Before the conference, I always found it helpful to go through each operative (numbered) clauses and, using your understanding of your country’s stance on the issue, marking it with either a tick, cross, or question mark. By doing that, you get a rough idea of where your country stands on the resolution as a whole. You may have to remove or alter a certain clause in order for the resolution to be favourable to your country, for example. 

USEFUL TIP #4:

The first part of a resolution, what are known as the preambulatory clauses, serves as an introduction to the issue, and they are not subject to debate. They will often mention previous documents or resolutions pertaining to the resolution at hand. What I have found helpful in the past is to research these referenced resolutions and look up the voting records. This is likely to give you a very clear indication of where your member state stands in relation to the issue, as you will be able to see how they voted in the real UN.

 

 Now, remember that you are representing the government of your member state, not the population. This can be easily confused, especially if there are popular movements occurring within their borders. It is not your place to decide whether the governmental stance is right or wrong, for you are playing the role of a public servant, and you are there to voice their official policy. While this can sometimes be difficult, being forced to argue from another point of view is one of the beautiful education journeys you will embark on with UN Youth.

 GET DIPLOMATIC:

For more experienced delegates, one thing I found useful was researching your state’s foreign relations, and there is a section for it on most country pages on Wikipedia. This means you can approach other countries with authority, for example ‘We have strong diplomatic ties, so you would probably be interested in supporting this…’ It can be particularly useful to see how your country gets on with the more powerful members, or countries which are especially concerned by the resolution, as this may influence your state’s voting.

In addition, if a clear divide in the issue becomes apparent during your research, looking into the opposing side’s views, the reasons for it, and the actions taken, will mean that you will be able to question their stance more competently, and perhaps give you a better chance of reaching a compromise.

That brings me to an important point: act in a constructive matter. The goal of a Model UN is to achieve something, namely to pass a resolution. Thus, your goal is to make that document appealing for your country, and ideally the majority of others also.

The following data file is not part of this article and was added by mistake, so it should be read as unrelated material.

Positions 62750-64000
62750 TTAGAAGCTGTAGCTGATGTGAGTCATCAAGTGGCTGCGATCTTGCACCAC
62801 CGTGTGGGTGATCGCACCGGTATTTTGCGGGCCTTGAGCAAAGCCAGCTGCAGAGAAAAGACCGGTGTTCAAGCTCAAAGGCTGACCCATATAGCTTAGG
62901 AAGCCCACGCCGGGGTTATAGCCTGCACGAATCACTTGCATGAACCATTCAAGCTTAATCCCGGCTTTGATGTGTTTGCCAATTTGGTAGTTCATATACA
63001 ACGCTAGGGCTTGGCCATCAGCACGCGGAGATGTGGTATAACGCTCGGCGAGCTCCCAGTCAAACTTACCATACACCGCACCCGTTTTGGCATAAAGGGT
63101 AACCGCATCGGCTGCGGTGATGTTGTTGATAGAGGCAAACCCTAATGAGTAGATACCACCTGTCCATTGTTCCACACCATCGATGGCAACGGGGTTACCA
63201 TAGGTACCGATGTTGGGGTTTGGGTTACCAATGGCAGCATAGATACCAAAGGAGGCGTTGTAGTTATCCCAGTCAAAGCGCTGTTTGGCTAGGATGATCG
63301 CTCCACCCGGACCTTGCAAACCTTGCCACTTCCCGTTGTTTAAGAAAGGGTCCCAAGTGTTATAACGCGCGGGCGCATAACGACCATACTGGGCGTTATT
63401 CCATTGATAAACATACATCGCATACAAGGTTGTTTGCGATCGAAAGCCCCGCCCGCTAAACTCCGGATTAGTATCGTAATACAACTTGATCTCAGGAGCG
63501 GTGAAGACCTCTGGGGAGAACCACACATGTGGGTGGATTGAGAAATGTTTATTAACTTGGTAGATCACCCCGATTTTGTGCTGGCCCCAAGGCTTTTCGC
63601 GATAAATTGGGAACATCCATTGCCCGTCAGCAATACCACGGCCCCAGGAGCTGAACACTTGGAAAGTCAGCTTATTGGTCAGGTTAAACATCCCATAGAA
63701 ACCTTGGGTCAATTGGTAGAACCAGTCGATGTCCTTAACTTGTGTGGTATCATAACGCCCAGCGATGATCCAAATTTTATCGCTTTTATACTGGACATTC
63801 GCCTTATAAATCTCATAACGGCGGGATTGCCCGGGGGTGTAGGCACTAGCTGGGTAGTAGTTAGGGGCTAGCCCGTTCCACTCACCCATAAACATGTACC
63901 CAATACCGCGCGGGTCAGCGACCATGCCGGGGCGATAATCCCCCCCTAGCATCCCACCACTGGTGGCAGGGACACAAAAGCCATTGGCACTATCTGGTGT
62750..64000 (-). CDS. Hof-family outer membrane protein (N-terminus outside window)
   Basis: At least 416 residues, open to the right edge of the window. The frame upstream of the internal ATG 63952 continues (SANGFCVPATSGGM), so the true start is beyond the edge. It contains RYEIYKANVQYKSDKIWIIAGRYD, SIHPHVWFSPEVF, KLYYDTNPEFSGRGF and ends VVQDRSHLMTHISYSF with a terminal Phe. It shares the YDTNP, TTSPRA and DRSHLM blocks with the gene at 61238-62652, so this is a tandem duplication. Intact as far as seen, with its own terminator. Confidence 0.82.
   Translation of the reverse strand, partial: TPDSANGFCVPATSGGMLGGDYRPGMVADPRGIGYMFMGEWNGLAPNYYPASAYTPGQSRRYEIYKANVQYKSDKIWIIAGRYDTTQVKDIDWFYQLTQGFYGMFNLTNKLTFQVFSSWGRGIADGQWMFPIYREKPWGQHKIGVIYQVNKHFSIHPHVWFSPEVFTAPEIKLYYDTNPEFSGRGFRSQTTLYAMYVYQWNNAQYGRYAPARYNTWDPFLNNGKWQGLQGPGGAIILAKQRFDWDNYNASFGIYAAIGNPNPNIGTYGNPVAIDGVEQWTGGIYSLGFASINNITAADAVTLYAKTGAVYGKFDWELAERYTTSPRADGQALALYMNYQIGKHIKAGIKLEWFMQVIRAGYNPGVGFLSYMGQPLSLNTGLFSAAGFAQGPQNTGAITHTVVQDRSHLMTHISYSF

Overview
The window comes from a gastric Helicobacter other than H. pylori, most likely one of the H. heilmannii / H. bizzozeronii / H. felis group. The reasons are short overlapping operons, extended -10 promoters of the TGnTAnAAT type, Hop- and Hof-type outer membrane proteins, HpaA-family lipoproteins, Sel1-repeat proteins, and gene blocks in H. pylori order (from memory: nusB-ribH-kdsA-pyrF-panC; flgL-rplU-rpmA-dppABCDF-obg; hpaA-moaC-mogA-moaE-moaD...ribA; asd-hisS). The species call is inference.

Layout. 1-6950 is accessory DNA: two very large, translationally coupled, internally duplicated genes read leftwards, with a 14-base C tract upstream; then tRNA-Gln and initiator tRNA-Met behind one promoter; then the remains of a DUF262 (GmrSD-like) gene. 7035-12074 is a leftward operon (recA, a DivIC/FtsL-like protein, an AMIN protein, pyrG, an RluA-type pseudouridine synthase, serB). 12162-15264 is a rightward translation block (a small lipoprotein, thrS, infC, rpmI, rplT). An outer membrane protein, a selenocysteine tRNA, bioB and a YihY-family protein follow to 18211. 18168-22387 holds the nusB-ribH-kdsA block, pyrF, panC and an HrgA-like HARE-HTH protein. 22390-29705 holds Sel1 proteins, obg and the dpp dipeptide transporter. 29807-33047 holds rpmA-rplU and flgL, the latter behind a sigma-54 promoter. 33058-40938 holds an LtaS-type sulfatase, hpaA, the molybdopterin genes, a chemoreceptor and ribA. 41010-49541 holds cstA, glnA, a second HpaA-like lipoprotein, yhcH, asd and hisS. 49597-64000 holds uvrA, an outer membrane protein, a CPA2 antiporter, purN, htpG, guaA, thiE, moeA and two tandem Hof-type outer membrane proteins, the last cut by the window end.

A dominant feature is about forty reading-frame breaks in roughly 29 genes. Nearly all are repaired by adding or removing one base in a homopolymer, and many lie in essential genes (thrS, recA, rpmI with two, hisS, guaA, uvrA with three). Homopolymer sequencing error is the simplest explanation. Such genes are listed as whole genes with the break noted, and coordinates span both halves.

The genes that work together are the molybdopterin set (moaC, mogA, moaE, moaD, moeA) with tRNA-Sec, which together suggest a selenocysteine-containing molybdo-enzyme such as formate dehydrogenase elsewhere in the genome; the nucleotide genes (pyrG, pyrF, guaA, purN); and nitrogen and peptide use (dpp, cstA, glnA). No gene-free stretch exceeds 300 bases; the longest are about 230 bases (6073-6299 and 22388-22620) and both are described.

Always remember that your country is in that committee, debating that resolution, for a reason. Its relevance may not be instantly clear, but you have to look beyond the obvious. If you are truly lost as to where your country’s government opinion lies, take a look at some of your allies, especially your regional grouping. You will have mutual goals and views a lot of the time, so work together.

 If your country isn’t a fan of the resolution as it stands, propose an amendment; try and make it better. Do not, however, get hung up on what percentage of GDP should be dedicated to whatever cause. This is just annoying.

Furthermore, in the real UN, they can spend hours debating the placement of a comma. In Model UN, we simply do not have time to dedicate to such details. By all means, strive for accurate semantics and sound wording, but often you will have to allow for things that are less than perfect.

This will all probably seem more complicated than it really is. So I will ask you now, please do not be intimidated by the more experienced of the bunch. Just because they come up to you wielding a pen and an amendment form and using words you don’t understand does not mean you have to sign it. You and only you are the representative of your country, so how your country chooses to vote is your decision.

If your member state is particularly relevant to the issue, you have a specific responsibility to be prepared. For example, if you are the delegate for the Democratic People’s Republic of Korea and you are debating nuclear disarmament, the debate will not be as interesting or active if you cannot participate in a capable manner. You can research as much or as little as you like, but Model UN conferences are always more fun if you have a firm grounding in what is going on.

USEFUL TIP #5: